The widefield image is synthesized from the primary acquisition images by averaging the images across the distinct phases of each illumination angle (Figure 1A). The average across the phases for each angle should resemble a similar widefield image. The reconstruction of the widefield image is possible since the illumination intensity patterns are modeled as phase shifted sinusoidal patterns of the form I ( x , Φ p ) = 1 + cos ( ν x + Φ p ) , where x is the coordinate along the variation of the structured illumination pattern and Φ p = 2 π ( p 1 ) P for P phase shifts, where usually P = 3 for 2-D SIM. Since the phase shifts are evenly distributed, averaging them results in a constant illumination pattern across the field of view for P > 1:
1 P p = 1 p = P [ 1 + cos ( ν x + Φ p ) ] = 1
The principle is similar for 3D-SIM, where five phases are collected with variations over two dimensions. The synthesized widefield images for each angle should look nearly identical, since differences between them will violate the assumption that the same object is being imaged at each angle, which is required for accurate reconstruction.
The Fourier domain of the acquired (Figure 1B) and reconstructed images (Figure 1C,D) should also be assessed for their signal-to-noise ratio necessary for contrast and the presence of calibration features in the form of bright spots corresponding to the frequency of the illumination pattern. For visualization, the magnitudes of the Fourier coefficients are displayed using a log contrast lookup table. Equivalently, evaluating the log of the magnitude of the Fourier transform using a linear lookup table can be accomplished by calculating the log transform, according to the following equation as used in this manuscript:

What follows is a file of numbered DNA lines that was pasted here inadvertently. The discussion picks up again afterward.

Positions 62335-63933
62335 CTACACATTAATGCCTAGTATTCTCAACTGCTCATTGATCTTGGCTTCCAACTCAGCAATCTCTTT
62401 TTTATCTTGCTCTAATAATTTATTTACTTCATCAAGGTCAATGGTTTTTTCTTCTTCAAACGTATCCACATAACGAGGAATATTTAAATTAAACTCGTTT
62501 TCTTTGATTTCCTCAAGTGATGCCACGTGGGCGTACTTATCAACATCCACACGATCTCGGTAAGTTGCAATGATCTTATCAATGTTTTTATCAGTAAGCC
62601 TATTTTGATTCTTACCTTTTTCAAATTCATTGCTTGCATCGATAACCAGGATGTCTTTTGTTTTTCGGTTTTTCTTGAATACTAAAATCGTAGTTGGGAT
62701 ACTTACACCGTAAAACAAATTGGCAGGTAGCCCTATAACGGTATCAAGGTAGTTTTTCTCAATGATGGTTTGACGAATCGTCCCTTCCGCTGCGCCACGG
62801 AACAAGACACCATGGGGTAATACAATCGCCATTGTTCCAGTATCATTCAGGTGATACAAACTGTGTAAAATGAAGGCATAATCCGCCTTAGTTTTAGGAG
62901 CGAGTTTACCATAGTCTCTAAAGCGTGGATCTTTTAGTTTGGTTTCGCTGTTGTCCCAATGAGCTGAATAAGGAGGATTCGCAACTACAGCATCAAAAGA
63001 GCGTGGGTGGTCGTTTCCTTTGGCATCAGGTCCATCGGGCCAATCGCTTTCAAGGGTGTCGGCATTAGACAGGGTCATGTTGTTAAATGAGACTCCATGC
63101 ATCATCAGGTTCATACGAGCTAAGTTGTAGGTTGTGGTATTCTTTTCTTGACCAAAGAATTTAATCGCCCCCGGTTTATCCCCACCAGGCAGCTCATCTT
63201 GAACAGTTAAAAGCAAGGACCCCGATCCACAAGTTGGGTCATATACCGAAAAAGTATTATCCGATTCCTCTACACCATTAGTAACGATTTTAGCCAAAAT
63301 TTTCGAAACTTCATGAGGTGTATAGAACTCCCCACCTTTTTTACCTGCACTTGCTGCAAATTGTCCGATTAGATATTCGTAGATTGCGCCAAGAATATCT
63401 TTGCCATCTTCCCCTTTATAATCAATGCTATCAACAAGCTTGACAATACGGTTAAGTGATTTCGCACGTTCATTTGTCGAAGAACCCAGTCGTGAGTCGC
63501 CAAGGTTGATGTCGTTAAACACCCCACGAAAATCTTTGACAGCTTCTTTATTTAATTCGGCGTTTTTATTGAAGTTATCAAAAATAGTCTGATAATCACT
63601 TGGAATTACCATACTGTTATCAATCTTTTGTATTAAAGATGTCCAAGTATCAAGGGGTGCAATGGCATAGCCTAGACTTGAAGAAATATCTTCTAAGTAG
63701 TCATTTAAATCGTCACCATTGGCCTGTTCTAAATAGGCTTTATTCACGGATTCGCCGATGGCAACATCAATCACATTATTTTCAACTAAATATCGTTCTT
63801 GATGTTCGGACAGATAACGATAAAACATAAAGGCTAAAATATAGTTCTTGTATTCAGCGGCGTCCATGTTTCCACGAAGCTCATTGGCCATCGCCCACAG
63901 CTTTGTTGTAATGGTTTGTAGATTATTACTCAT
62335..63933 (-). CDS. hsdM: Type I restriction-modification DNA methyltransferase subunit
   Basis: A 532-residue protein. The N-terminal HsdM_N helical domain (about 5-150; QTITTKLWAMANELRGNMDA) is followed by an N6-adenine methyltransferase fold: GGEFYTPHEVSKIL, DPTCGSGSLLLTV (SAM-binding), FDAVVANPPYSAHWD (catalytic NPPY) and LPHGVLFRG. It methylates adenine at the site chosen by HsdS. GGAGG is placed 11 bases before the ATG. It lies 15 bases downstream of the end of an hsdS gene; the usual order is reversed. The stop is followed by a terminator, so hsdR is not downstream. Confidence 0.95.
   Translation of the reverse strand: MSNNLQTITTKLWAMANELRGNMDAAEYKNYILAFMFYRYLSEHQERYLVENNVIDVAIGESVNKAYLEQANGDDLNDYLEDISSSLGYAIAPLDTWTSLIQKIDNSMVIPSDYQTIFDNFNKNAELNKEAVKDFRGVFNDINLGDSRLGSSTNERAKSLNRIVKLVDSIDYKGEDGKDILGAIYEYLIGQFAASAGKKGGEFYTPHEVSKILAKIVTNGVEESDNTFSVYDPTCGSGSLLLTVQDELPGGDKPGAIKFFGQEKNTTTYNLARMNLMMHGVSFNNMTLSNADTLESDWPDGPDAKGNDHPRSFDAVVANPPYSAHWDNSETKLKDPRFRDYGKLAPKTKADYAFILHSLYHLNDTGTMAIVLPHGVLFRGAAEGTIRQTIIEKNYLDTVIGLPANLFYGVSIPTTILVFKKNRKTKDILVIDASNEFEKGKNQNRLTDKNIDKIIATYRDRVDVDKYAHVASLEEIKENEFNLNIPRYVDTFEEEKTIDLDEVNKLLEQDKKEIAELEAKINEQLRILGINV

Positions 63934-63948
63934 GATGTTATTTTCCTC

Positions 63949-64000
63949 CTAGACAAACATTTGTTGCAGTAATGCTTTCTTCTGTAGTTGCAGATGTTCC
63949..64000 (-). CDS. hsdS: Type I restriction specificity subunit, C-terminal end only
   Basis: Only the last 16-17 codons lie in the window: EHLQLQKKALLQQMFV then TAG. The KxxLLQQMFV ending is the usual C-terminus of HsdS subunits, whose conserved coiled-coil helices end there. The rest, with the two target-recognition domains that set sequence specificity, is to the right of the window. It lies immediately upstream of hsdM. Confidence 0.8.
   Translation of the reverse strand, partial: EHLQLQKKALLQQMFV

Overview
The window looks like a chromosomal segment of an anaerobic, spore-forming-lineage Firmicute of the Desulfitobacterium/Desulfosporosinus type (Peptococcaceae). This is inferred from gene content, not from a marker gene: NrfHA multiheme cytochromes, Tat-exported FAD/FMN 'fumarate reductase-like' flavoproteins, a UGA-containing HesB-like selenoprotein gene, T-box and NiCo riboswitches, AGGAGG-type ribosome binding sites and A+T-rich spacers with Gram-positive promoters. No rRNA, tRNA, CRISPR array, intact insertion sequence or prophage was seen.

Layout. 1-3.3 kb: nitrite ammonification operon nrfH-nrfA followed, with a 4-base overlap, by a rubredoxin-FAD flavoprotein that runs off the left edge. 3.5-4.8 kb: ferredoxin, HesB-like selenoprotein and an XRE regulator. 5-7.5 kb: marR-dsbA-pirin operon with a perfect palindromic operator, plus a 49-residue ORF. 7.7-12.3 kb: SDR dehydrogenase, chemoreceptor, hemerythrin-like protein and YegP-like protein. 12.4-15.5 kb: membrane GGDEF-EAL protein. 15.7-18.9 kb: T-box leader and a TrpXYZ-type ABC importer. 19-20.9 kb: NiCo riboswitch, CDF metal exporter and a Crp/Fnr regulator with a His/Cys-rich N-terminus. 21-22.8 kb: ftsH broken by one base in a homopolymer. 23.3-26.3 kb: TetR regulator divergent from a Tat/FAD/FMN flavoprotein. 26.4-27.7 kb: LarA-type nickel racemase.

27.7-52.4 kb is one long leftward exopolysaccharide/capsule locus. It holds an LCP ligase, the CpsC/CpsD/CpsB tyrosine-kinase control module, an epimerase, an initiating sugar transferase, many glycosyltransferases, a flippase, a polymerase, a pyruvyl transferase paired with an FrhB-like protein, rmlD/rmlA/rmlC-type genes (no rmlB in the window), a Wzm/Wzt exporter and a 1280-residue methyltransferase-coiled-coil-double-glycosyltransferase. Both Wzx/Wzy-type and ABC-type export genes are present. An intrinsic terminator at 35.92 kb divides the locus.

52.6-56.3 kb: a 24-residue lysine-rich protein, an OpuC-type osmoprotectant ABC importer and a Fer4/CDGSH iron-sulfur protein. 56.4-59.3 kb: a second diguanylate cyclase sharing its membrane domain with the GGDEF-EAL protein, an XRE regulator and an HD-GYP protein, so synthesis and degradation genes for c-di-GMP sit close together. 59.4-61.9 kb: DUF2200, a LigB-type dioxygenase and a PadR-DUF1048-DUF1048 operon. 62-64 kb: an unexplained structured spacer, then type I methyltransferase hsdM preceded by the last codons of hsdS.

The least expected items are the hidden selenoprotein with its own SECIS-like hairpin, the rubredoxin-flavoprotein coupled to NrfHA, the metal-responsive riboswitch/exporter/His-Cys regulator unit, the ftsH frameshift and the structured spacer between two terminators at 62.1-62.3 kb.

F l o g ( k x , k y ) = log ( | { I ( x , y ) } ( k x , k y ) | + 1 )
where F l o g ( k x , k y ) is the log-transformed magnitude of the Fourier transform, I ( x , y ) is either an individual acquired image at a particular phase and angle or a reconstructed image. From the Fourier domain, the resolution of the reconstructed image can be evaluated from a circularly averaged power spectral density.
Quantitative assessment of images acquired by SIM can be evaluated using open source tools. SIMCheck is available as a plugin for ImageJ [20]. SIMCheck provides a quantitative evaluation of the qualitative checks given above, as well as additional measures of reconstruction quality.
SIM images typically have a resolution improvement that is not fully isotropic due to the finite number of oriented illumination patterns used. Details are more resolvable along the angle of the illumination patterns used in SIM over the intervening angles, which is evident from the flower-like shape of the magnitude of the Fourier transform (Figure 1D). If the resolution improvement were isotropic, the Fourier transform would be circular. This has important implications for the analysis of reconstructed SIM images, as detailed in the next section.